Superstar’s 1975 LP debuts at No. 1 with new lineup
In 1975, Elton John was at the top of his game. His first album of the year, Captain Fantastic and the Brown Dirt Cowboy, an autobiographical concept album, debuted at No.1.
Following that blockbuster, the Pinball Wizard and piano virtuoso re-vamped his band. John fired longtime drummer Nigel Olsson and bassist Dee Murray. He replaced Olsson with longtime friend Roger Pope (who played on John’s first few albums). Former Joe Walsh sidekick Kenny Passarelli assumed bass playing duties. John also added keyboardist James Newton Howard. Guitarist Davey Johnstone and percussionist Ray Cooper were retained. John added Caleb Quaye as a second ax man.
The overhauled band released Rock of the Westies, another album that debuted at No. 1.
The second blockbuster for John in a truly magical year remains perhaps the most creative work since 1970’s Tumbleweed Connection.
Rock of the Westies represented hard-core kick-ass rock ‘n’ roll at its finest. John lets his hair hang down here and the result is one of the best rock masterpieces in history. John’s previous works were comprised mostly of ballads with a few three-chord rock songs sprinkled in for balance.
Rock of the Westies was a reversal of sorts. It rocks from the outset and somewhat echoes some early works from the Rolling Stones. Songs like “Medley,” Yell Help,” Wednesday Night, Ugly,” “Grow Some Funk of Your Own,” “Hard Luck Story” and “Dan Dare (Pilot of the Future)” are creative rockers.
On this LP, John unabashedly exhibits his rock roots and also tackles (thanks to lyricist Bernie Taupin) explores street life in tunes like “Feed Me” and “Street Kids.”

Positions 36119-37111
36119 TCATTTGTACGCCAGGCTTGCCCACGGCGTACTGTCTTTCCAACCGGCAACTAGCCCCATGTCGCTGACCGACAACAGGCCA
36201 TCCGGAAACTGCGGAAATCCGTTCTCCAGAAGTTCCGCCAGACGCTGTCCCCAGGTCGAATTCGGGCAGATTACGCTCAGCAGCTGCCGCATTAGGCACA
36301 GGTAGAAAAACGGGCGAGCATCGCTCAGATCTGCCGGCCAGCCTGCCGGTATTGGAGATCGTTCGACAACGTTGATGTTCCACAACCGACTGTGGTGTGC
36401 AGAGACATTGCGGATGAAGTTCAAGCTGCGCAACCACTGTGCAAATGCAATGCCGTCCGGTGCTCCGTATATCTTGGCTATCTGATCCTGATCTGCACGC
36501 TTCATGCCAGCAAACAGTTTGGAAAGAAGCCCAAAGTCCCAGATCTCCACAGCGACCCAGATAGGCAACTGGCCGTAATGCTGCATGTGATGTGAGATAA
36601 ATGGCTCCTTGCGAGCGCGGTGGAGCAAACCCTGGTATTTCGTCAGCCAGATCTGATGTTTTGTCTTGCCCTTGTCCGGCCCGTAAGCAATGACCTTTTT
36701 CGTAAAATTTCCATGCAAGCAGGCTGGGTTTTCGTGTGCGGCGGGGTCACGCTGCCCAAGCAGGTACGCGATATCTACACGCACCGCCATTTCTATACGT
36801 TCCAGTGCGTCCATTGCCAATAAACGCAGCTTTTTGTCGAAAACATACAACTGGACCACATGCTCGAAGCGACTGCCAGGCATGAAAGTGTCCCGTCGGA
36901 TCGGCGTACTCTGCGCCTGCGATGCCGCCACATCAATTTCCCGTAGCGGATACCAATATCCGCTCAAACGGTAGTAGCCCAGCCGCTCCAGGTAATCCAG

Prostitution is the theme in the light-hearted “Island Girl,” which was released as a single before the album hit record store shelves. It was the work’s only No. 1 hit.
That tune was followed on the LP by “Grow Some Funk of Your Own,” perhaps John’s best rock tune about a man who parties in Mexico and puts the move on the wrong girl who had a ‘brass-knuckled boyfriend.”
Of course, no Elton John album would be complete without a ballad and a song referencing the Old West. John and Taupin deliver both with the rueful tearjerker “I Feel Like a Bullet (In the Gun of Robert Ford).” That tune was about Taupin’s failed first marriage to wife Maxine (who was also the inspiration for 1974’s “The Bitch is Back,” a phrase she once uttered when making an appearance in front of the songwriting duo). The song’s Old West twist is the mention of Ford, who gunned down Jesse James.
John was experimental on this album and that’s obvious with the new band, which brings a fresh sound.
More than anything, it proved that Elton had a Midas Touch in 1970s and he was truly the artist of the decade (like Elvis in the 1950s and the Beatles and Stones a decade later).
The songwriting duo penned “Hard Luck Story” under the pseudonyms of Ann Orson (John) and Carte Blanche (Taupin). The pseudonym means “a cart and a horse” and that songwriting team also brought fans “Don’t Go Breaking My Heart” in 1976.
In addition to “Island Girl,” the LP spawned “Funk” and “Ford,” which was a double-A sided single in 1976.
The legendary duo gets a songwriting hand from Johnstone, who received the first of many writing credits with “Grow Some Funk of Your Own.”
The LP is fresh (and remains so today) and it is one of the Elton John Band’s most underappreciated works.